Pitner Orthodontics JUNE 2018

THE STRAIGHT UP

June 2018

Happy Smile, Healthy Heart Are Positive Feelings Good for Your Health?

About a year and a half before we got Buster, my husband and I had an “imaginary dog.”We were still on the fence about getting a dog, so we spent a lot of time trying to picture how a dog would fit into our lives. I already knew I wanted anAustralian labradoodle with a golden- brown coat named Buster. Periodically, Kirk and I would say something like, “What would Buster be doing right now?” or “Howwould our plans have to change if Buster was here?”We probably sounded a bit weird to other people when we talked about a dog that didn’t exist. The day we finally stopped talking about our imaginary dog andmade hima real dog was one of my happiest days in recent memory. Getting tomeet my puppy for the first time was the best experience. He’s the sweetest, cutest puppy in the world.What’s really cool is that Buster is exactly howwe imagined he would be. Buster is literally the dog of my dreams andmy happy place.

This researchmatches a study published by the American Journal of Cardiology. Between 1985 and 2007, LisaYanek, the lead author of the study and an assistant professor of medicine at Johns HopkinsUniversity, analyzed data on around 1,500 healthy individuals who were at risk for coronary artery disease.Through periodic physical examinations and general well-being surveys,Yanek and her team found patients who showed positive well-being were up to 48 percent less likely to suffer from coronary artery disease. Basically, happiness is literally good for your heart! We are just starting to discover that happiness is more than just a nice feeling— it’s a crucial part of our health and well-being. And to me, that’s a pretty good excuse to spend more time playing withmy puppy!

“I BELIEVE WE ALL NEED TO HAVE SOMETHING, SOMEPLACE, OR SOMEONE IN LIFE THAT BRINGS US PURE JOY.”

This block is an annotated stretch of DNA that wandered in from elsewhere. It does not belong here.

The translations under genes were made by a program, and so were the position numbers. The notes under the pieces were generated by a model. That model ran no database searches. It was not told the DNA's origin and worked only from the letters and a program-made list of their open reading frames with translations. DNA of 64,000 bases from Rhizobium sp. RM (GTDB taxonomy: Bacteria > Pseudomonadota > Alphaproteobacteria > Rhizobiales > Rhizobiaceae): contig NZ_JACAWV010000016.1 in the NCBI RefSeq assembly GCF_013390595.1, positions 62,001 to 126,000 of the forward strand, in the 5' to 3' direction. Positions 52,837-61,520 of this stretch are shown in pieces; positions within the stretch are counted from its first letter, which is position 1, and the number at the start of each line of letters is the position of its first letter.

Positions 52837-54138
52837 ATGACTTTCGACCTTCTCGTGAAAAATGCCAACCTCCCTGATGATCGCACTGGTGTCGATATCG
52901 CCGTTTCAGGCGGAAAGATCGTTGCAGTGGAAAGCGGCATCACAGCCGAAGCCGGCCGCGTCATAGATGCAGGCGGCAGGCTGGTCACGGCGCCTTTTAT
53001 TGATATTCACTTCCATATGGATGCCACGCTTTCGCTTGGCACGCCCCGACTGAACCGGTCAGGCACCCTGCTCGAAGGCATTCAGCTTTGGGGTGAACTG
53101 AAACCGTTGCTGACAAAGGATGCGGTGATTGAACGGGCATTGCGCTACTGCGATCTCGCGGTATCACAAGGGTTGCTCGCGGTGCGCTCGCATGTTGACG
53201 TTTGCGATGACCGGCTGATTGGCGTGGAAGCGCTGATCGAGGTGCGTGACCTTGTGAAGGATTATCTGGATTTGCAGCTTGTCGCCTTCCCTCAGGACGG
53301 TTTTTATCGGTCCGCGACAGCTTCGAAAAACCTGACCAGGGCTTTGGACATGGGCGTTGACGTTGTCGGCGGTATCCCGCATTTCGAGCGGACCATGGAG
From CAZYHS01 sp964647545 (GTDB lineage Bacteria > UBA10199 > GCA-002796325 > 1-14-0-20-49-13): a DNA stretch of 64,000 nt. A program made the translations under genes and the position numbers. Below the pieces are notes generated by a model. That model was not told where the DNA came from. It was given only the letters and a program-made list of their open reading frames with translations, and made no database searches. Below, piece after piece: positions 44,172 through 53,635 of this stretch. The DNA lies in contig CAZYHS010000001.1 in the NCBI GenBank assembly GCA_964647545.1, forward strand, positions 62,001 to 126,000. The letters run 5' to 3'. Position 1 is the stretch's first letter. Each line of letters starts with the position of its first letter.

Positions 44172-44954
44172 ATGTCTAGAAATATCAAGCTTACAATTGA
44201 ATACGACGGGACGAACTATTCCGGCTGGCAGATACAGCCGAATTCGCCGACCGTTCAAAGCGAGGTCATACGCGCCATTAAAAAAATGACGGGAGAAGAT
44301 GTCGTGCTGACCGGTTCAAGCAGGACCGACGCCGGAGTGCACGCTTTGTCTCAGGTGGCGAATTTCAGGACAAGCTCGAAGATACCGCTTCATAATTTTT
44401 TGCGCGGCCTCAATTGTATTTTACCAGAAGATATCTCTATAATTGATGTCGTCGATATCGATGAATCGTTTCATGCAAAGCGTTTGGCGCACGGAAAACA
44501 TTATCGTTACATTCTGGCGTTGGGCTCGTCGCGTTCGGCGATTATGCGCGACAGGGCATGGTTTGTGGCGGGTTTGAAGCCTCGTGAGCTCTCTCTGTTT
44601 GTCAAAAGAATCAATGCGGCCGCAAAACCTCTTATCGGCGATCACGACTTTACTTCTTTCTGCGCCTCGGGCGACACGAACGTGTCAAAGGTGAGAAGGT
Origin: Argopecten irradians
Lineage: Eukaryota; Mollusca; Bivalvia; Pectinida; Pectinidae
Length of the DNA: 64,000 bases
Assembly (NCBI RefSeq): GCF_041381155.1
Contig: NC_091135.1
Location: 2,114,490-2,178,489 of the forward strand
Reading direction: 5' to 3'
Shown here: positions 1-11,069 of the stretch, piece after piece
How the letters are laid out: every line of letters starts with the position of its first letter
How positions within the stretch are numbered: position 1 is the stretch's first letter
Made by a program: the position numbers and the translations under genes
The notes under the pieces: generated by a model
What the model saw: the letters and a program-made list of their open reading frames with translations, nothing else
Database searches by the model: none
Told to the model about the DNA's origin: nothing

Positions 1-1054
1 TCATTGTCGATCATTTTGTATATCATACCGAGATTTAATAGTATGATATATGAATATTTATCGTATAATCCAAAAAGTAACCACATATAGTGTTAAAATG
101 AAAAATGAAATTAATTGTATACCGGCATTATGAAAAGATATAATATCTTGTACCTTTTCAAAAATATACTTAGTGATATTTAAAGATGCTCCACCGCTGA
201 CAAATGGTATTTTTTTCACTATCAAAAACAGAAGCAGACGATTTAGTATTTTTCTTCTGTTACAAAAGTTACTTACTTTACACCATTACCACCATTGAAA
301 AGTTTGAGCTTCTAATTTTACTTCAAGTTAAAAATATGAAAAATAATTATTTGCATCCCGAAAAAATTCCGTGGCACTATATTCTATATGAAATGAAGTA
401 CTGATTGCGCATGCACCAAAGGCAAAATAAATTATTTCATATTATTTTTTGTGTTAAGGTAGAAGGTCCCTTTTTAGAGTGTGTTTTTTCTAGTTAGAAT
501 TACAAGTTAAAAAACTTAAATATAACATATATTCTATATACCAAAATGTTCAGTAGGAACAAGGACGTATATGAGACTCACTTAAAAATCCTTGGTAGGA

all suffered from coronary heart disease.The researchers discovered that participants who reported higher levels of positive emotions, including “interested,” “proud,” “enthusiastic,” and “inspired,” weremore likely to be physically active and enjoy better sleep while being less likely to abusemedications at the end of the study. “We found that positive emotions are associated with a range of long-termhealth habits, which are important for reducing the risk of future heart problems and death,” said Nancy L. Sin, postdoctoral fellow in the Center for HealthyAging and the department of biobehavioral health at Penn State.

I believewe all need to have something, someplace, or someone in life that brings us pure joy.

Findingmoments of happiness helps counteract bad feelings like stress, anger, or disappointment. Don’t get me wrong—we need our negative emotions!They help us knowwhen we are in danger, prepare us to run or fight, and help process life’s misfortunes. But happiness is important to our health and survival too.

Over the course of five years, researchers fromPenn State followed 1,000 patients who

What’s your happy place? –Dr. Leslie Pitner

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